The incredible discovery of the oldest depiction of the universe was almost lost to the black market
The Sky Disc of Nebra: 3,600 years old. Was used as an advanced astronomical clock and was found near Europe's oldest observatory in Goseck. The 32-centimeter-wide (seven-inch) bronze disc with gold-leaf appliqués representing the sun, the moon, and the stars is the oldest visual representation of the cosmos known to date. A cluster of seven dots has previously been interpreted as the Pleiades constellation as it appeared 3,600 years ago.
A month in space: galaxies like fireflies, a bridge of hot gas, and a catastrophic decline in cosmic GDP – in pictures
A star cluster once thought to be part of the spectacular Orion Nebula is actually a separate celestial entity. Scientists using the Canada-France-Hawaii Telescope in Hawaii found that the star cluster NGC 1980 is a distinct, massive bunch of stars in front of the Orion nebula, which at a range of 1,500 light-years is Earth's closest known star factory. The cluster is huddled unevenly around the star iota Ori at the southern tip of the sword in the famed Orion constellation.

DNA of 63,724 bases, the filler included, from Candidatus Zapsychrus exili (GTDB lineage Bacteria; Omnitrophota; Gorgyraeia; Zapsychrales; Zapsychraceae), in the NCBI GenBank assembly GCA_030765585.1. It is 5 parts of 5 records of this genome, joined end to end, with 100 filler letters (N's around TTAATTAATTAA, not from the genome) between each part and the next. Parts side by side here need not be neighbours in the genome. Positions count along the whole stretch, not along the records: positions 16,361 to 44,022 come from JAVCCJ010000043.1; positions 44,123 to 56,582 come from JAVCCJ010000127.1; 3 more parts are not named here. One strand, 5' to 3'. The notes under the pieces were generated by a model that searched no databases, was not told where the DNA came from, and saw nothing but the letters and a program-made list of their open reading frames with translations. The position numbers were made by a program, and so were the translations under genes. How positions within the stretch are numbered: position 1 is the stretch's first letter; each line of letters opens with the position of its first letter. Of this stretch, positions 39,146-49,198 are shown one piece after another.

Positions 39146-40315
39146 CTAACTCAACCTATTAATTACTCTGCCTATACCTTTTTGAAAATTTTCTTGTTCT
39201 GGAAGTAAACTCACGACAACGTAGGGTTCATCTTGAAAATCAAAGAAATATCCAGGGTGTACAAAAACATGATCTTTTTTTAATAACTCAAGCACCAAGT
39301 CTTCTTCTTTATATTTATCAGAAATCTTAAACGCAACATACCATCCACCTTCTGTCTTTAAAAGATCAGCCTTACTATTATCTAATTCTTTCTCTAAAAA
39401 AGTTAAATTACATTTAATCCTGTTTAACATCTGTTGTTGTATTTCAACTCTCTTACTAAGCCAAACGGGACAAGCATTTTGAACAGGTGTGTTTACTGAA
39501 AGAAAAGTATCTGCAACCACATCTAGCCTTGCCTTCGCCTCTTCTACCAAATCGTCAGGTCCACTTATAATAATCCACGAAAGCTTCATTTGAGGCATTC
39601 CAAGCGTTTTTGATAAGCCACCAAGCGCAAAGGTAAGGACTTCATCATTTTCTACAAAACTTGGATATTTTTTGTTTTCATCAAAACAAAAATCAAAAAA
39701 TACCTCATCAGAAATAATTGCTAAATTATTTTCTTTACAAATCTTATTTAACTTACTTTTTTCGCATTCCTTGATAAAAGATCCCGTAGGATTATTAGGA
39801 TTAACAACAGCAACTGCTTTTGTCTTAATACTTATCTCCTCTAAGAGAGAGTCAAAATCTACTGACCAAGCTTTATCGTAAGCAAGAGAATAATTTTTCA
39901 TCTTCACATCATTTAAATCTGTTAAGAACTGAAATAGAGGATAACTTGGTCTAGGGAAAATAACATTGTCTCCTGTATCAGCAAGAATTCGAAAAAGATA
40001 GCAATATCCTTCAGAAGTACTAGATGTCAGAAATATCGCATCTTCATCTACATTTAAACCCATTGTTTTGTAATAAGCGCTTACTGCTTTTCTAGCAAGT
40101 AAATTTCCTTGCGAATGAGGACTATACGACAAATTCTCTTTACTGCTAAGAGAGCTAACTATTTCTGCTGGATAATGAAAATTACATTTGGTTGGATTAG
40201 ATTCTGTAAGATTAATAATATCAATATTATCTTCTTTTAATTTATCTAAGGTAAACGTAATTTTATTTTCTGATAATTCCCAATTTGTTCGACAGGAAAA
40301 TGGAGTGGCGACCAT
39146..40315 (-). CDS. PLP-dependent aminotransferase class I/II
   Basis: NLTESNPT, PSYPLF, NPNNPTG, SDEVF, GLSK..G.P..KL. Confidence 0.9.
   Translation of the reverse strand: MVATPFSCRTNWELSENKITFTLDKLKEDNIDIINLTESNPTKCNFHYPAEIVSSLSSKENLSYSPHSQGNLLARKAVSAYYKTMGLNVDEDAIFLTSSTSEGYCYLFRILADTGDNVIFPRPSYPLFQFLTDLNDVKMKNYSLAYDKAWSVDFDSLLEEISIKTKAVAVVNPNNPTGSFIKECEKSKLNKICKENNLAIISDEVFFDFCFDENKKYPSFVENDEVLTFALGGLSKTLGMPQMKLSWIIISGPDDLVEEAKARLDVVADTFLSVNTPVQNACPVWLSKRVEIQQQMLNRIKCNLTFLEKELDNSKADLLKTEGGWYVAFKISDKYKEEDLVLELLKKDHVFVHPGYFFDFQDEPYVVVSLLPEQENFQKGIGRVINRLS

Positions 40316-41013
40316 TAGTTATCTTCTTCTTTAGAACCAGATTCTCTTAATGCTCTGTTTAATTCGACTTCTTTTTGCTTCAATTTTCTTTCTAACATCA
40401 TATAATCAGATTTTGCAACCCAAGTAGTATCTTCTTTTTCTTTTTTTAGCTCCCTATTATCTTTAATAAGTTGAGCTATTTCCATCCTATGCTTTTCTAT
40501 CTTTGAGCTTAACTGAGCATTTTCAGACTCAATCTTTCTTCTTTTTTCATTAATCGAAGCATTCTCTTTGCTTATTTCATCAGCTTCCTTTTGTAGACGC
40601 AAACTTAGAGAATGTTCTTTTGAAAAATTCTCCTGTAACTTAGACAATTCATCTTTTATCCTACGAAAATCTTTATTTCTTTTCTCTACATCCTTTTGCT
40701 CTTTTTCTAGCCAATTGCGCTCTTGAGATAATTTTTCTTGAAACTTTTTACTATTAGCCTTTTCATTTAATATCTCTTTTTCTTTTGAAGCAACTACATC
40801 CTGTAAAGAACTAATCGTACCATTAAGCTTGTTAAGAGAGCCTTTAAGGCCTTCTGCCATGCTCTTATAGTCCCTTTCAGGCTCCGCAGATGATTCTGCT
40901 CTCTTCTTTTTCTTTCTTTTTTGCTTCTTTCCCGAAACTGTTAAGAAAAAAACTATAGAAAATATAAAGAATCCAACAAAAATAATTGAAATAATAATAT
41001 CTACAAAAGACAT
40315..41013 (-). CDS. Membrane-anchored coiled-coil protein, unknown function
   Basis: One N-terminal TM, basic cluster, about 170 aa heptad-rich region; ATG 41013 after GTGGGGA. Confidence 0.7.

This is a new deep observation made by Hubble’s Space Telescope Imaging Spectrograph of the tilted debris disk surrounding the star HD 207129. In a recent study led by Glenn Schneider, three known, nearby circumstellar disks were imaged by Hubble in order to gain a better understanding of the disks’ ring-like structure. The three central stars of these disks are all G-type solar analogs, and the debris rings bear many similarities to our own Kuiper belt.
Navajo Petroglyphs at Crow Canyon.Detail of pictograph panel, Crow Canyon. Navajo people interpret this as a representation of Gháá' ask'idii. His horns tie him to the Mountain Sheep People, an ancient race associated with the night chant, Tl'eejí. Generally a benevolent figure, Gháá' ask'idii carries many kinds of seeds and foods in his feather-crowned backpack.Photograph by James Matthew Copeland, via New Mexico Bureau of Land Management.
The Hubble telescope has captured an image of an unusual edge-on galaxy, revealing remarkable details of its warped dusty disk and showing how colliding galaxies spawn the formation of new generations of stars. The dust and spiral arms of normal spiral galaxies, like our own Milky Way, appear flat when viewed edge-on. This Hubble Heritage image of ESO 510-G13 shows a galaxy that, by contrast, has an unusual twisted disk structure, first seen in ground-based photographs.